Budgets and Money

Freshening Up Your Finances and Budget

Seventy percent of families in the U.S. are not prepared for a financial setback. Fortunately, it's not too late to employ good money habits and form a working budget.

Financial Spring Cleaning: Living on a Budget in 10 Easy Steps

Did you know that fewer than 34 percent1 of Americans are prepared for a financial emergency, even one requiring less than $1,000? Living paycheck to paycheck, 70 percent of families are ill-protected against inevitable setbacks.

Fortunately, it's never too late to develop good money stewardship habits - even if you haven't had the best experience with living on a budget in the past. In this article, you'll find 10 simple tips to kick off your financial spring cleaning.

  1. Identify priorities and get on the same page.

    Money issues are the number one cause of divorce according to a study reported in the Family Relations Journal. People lean towards spending either for status or for security. Identify individual priorities and commit to working out a stewardship plan that meets your goals. Make a budget everyone can sustain for the major areas like savings, insurance, college funds, retirement and estate planning.

  2. Track spending and earnings.

    First, find out where your money is going. Track every penny spent or earned for the next 30 days, using an app or small notebook. When you see it in black and white, it is harder to ignore overspending, debit and under earning. And, you may discover how well you are doing in saving and investing.

  3. Own it.

    Now that you know the facts, don't waste energy worrying about the problems. Take responsibility for where things stand and determine what needs to happen next. No shame or blame required, just squared shoulders and clear thinking.

  4. Take control.

    Every adult in your household likely contributed to how things are, and therefore, each has a part in making better money decisions going forward. Each person should identify and write down the changes he or she is responsible for.

  5. Change in 22 days.

    Change does take time but it can be faster than you think. For the next 22 days, pay only cash and reduce spending. Practice living on a budget. Soon you will have woven good stewardship habits into your routine.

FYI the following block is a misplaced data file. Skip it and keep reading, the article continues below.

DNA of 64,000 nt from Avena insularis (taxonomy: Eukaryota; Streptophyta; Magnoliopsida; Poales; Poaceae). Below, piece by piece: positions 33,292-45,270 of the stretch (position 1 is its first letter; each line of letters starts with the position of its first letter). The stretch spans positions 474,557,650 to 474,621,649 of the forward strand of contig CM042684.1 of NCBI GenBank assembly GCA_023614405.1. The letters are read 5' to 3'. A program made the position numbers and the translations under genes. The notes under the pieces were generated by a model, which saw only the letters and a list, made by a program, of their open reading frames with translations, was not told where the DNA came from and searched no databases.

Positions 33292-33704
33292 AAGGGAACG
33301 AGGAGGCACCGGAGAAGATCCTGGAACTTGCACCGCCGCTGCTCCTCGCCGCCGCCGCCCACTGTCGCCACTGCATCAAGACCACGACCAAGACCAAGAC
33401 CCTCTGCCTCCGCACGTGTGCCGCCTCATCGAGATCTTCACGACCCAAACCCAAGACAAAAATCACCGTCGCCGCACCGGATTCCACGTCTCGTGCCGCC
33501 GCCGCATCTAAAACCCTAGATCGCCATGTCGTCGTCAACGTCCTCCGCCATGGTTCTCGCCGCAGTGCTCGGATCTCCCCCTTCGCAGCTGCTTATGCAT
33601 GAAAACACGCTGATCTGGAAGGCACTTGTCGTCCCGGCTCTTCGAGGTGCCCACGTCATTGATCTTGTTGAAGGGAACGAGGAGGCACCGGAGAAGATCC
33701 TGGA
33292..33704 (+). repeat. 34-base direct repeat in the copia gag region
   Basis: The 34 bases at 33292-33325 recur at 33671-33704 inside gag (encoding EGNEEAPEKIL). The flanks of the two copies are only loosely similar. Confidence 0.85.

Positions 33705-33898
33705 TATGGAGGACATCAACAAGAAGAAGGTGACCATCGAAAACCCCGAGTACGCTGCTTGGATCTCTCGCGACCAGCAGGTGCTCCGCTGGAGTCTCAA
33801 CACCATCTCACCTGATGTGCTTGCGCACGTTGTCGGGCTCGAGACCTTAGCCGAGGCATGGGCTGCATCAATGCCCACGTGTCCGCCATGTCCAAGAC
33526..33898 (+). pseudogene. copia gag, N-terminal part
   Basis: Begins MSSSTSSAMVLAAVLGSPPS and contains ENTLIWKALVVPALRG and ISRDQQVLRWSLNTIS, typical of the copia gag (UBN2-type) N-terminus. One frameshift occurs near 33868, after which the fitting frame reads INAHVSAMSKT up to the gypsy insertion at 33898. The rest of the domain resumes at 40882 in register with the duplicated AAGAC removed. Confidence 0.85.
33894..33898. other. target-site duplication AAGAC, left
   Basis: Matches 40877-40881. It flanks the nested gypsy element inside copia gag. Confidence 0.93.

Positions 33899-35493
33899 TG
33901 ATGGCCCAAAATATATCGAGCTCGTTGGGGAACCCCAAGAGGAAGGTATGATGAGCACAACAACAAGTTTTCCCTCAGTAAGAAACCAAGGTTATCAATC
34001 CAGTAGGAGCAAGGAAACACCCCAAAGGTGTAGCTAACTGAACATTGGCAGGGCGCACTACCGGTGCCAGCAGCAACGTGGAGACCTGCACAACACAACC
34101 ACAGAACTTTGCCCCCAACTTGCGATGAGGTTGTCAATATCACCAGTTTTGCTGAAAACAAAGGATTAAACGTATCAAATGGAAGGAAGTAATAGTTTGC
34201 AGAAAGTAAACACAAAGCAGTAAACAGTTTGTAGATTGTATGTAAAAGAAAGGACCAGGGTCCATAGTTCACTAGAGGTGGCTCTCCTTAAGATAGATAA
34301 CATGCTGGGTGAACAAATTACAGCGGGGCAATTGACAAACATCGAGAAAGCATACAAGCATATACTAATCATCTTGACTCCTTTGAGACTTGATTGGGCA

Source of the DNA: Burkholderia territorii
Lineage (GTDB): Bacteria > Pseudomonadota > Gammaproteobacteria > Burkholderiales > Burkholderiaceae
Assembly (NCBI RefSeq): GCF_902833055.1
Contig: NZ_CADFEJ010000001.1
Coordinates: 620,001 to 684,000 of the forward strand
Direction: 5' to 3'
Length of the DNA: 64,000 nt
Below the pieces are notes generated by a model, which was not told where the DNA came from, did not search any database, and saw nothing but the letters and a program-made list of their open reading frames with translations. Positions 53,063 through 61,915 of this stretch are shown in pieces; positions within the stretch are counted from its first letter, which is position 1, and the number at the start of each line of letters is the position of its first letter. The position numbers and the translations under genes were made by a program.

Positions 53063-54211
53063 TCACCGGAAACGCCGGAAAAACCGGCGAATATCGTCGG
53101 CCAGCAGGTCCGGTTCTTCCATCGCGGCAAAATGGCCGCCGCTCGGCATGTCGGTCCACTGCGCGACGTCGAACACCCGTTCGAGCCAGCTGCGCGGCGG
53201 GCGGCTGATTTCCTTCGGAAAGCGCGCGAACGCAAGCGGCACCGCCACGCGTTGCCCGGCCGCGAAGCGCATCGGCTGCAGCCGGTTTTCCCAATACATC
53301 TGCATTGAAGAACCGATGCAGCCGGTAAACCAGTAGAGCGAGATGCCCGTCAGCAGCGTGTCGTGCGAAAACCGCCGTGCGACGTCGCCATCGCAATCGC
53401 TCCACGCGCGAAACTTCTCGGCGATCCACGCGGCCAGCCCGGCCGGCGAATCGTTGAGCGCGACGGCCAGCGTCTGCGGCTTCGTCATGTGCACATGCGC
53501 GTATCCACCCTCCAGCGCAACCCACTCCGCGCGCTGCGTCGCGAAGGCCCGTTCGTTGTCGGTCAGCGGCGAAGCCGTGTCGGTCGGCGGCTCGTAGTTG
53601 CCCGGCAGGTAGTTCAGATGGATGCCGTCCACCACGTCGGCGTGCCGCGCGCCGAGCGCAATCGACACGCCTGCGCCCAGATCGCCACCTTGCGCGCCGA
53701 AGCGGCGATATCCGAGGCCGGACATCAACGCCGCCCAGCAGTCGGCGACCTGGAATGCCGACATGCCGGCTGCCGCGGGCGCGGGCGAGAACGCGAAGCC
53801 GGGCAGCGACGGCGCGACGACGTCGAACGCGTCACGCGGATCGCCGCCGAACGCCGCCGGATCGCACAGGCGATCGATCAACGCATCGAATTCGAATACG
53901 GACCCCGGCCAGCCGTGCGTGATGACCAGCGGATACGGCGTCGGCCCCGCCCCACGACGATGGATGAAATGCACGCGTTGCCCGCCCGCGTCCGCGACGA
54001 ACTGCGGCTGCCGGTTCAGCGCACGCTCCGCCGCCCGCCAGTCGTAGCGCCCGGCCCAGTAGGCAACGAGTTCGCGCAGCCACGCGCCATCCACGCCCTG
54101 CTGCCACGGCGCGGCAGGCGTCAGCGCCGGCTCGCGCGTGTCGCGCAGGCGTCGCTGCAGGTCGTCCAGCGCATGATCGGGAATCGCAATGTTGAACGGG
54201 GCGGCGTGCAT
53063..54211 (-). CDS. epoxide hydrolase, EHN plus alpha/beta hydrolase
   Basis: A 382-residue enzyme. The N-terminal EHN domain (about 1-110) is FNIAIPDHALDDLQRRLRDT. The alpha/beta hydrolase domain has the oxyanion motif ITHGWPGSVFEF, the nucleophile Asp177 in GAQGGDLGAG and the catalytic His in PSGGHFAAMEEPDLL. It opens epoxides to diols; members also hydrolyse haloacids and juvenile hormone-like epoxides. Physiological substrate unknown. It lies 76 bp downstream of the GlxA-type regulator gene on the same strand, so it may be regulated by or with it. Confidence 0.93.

6. Pay yourself first with savings.

    An automatic savings deduction provides a tangible reward for your hard work and cushions against unplanned expenses. Make it a priority to open and maintain an emergency fund that is only for true emergencies. Consider making your emergency fund somewhat difficult to access. This may buy you time to evaluate if the situation is really an emergency or simply an impulse buy.

  7. Manage resources.

    Educate yourself about financial management tools like budgeting, projections and financial planning. Brainstorm how to repair, reuse and recycle items to delay replacing them. Don't always buy new.

  8. Be true to your principles.

    Have faith in your ability to become good money managers. Remain true to your best principles, including honesty in everything you do. Seek out professionals who have integrity and avoid fast-talkers who promise a short cut to wealth. Hard work and good habits will pay off.

  9. Learn the risks.

    All financial decisions contain inherent risks. Learn what the risks are and decide what you can live with. Mistakes will happen, however, educated decisions can prevent financial catastrophe.

  10. Keep it simple.

    Dr. Thomas Stanley's The Millionaire Next Door2 revealed how ordinary people like plumbers and police officers accumulated a net worth of more than $1,000,000. If nothing else, protect your family's future with these tips:

    • Save up a prudent reserve to guard against the inevitable emergency.

    • Don't borrow, ever. Pay cash and live within your means.

    • Don't pay top dollar for anything. Look for good quality at modest prices.

    • Educate yourself about sound financial investing.

The bottom line: You don't have to be part of the 34 percent who are ill-prepared for financial emergencies. You don't have to live from paycheck to paycheck. With some proactive financial spring cleaning, you can make a budget, develop and emergency fund and get your family's financial plan in order.

1. http://www.marketwired.com/press-release/one-in-three-us-adults-has-no-emergency-savings-despite-improving-economy-2005436.htm
2. http://www.thomasjstanley.com/pub-books/1/The_Millionaire_Next_Door.html

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